Wednesday, August 06, 2008

People, Time and Place

Inishowen Peninsula

First come those dew-covered webs ground spiders make on the lawn. Then crickets start chirping as they are while I write - early on this misty morning. Ferns will begin to wither soon. Those are the signs of waning summer I notice each year. Others may detect different indications of the passing season, but those are the ones that bring me that familiar mixture of anticipation and dread when I realize that school will begin soon. It’s more anticipation than dread this year because I don’t know how many more first days there’ll for me. I’ve gone back in early September more than fifty times. When that pattern will end I don’t know, but it won’t be long.

As I sit here on my back porch, one of Ed Dunlea’s cows is lowing over on Shave Hill and a loon is crying on Kezar Lake. The mist is rolling back and forth between my hill and Ed’s like an ocean tide. When it’s over me I can’t see very far, but then it rolls the other way and I can see the mountainous horizon with a few patches of blue. I like it because there hasn’t been too much blue to look at up there lately. It’s warm and wet this day, but soon will come a morning crisp and dry. I’ll need long pants and a quilted shirt to sit out here so early, but that means the humidity will be gone too and I’ve had enough of that. The towel in my shower was clammy this morning and the salt shaker was caked up last night when I tried to sprinkle my corn.

It’s my habit to rise before the sun, when everything is still and I can watch the day dawn slowly while I go through my morning rituals. The dog knows I’m about, but no one else. The complicated world is simpler at this time. Early and alone is my favorite way to start the day. Then I’ll try to stay in it - stay in the moment if I can. I know my mind will drift away to the future or the past, but I hope I catch it and get back to the present before it gets lost. That’s not always easy for a history teacher. Today though, there’s much I must do to prepare for my journey to Ireland.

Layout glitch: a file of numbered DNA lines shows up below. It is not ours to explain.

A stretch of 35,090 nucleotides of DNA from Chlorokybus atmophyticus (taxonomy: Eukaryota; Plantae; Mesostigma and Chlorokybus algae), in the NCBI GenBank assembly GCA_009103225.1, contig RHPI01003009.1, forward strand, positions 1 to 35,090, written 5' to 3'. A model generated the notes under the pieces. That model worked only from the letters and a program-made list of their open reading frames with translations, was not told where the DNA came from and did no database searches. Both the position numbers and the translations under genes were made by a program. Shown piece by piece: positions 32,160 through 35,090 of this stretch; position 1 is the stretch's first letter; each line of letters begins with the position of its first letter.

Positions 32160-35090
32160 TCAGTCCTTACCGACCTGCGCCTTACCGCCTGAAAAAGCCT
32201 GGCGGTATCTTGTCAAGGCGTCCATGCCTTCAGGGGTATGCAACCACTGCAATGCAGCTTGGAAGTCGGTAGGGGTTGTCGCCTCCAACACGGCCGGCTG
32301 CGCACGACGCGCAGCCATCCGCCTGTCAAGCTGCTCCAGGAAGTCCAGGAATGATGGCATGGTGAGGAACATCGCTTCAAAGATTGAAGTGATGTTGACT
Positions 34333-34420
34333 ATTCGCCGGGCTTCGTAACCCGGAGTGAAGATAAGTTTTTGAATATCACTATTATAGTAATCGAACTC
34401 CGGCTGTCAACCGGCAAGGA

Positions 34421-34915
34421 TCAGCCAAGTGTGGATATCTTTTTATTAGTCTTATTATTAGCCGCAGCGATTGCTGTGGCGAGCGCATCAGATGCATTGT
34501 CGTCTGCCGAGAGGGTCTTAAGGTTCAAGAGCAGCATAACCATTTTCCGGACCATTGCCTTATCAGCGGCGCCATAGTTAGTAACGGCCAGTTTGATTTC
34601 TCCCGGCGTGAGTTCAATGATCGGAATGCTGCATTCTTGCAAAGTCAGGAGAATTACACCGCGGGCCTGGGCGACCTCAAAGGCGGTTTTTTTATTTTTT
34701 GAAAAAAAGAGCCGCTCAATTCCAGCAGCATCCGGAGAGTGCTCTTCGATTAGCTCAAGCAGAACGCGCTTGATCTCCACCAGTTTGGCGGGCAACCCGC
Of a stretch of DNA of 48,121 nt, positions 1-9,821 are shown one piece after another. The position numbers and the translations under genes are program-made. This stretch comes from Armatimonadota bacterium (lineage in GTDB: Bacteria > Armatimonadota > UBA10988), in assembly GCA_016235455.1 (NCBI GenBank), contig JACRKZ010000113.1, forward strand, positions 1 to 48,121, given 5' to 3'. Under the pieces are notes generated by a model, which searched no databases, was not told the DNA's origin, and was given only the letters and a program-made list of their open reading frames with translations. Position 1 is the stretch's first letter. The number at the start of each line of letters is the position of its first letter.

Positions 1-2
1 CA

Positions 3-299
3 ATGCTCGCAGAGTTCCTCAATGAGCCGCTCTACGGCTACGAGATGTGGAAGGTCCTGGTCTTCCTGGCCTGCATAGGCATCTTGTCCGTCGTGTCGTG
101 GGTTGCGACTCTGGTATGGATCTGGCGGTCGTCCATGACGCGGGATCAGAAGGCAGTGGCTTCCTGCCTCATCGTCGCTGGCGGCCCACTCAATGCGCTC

By the time this is published Thursday, I should be walking the streets of Dublin. When I tire of that, I’ll go north a bit to look over Newgrange, a five-thousand-year-old structure of white quartz and other stone. Little is known of the people who constructed it and carved its spiral patterns. Were any my ancestors? Don’t know. Nobody does. Then I’ll look over the Battle of the Boyne site nearby - that place where Catholics were defeated in 1690 and the Protestant British hardened their control over the island. Then I’ll head northwest to British-ruled Ulster where I want to feel what may remain of the struggle or “The Troubles” as they’re sometimes called. Many McLaughlins have lived in the city of Derry (or Londonderry as the British call it) for eight centuries, and still do. One, Mitchell McLaughlin, is General Secretary for Sinn Fein - political wing of the Irish Republican Army. He lives in Bogside, the Catholic quarter. Will it feel at all like my visit to the West Bank last year? I hope not, but we’ll see.

Then it’ll be on to Donegal further to the north - to the northernmost tip of Ireland (the Inishowen Peninsula) from where my great-grandfather, James McLaughlin, emigrated around 1900. It’s part of the Republic of Ireland and most people are surprised to hear that. “Northern Ireland” conjures up British-occupied Ireland, but it would more accurately be called “Northeast Ireland.” I want to find what remains of his house and get a feel for the people still there. After more than a century, will I recognize any by their looks or their laughter or by something else? We’ll see. I’ll keep my movie camera handy to record it if I do.

During the few August days I spend in that remote place, I’ll smell it, see it, hear it, and feel it - find out why my great-grandfather left it, and maybe get some clues about myself.


Anonymous said...

I'm not sure why, but your piece this week left me feeling very nostalgic. Maybe it's the thought that summer is rushing to a close without ever really blossoming this year; or maybe it's the dank, cool feel to the air. I have not been back home for nine years and until today after reading your column have had no strong urge to. But now I think of the moors and heaths, the wildness of northern England and want to taste it all again. To talk with those solid characters who populate Herriot's world and feel the deep, broad feeling of continuity that is everywhere in the island.

Hope you had a good vacation over there and that you found as many answers as you had questions.


The Phantom said...

Here's a hit from Kate's place that isn't you checking to see if anyone visited. Cheers!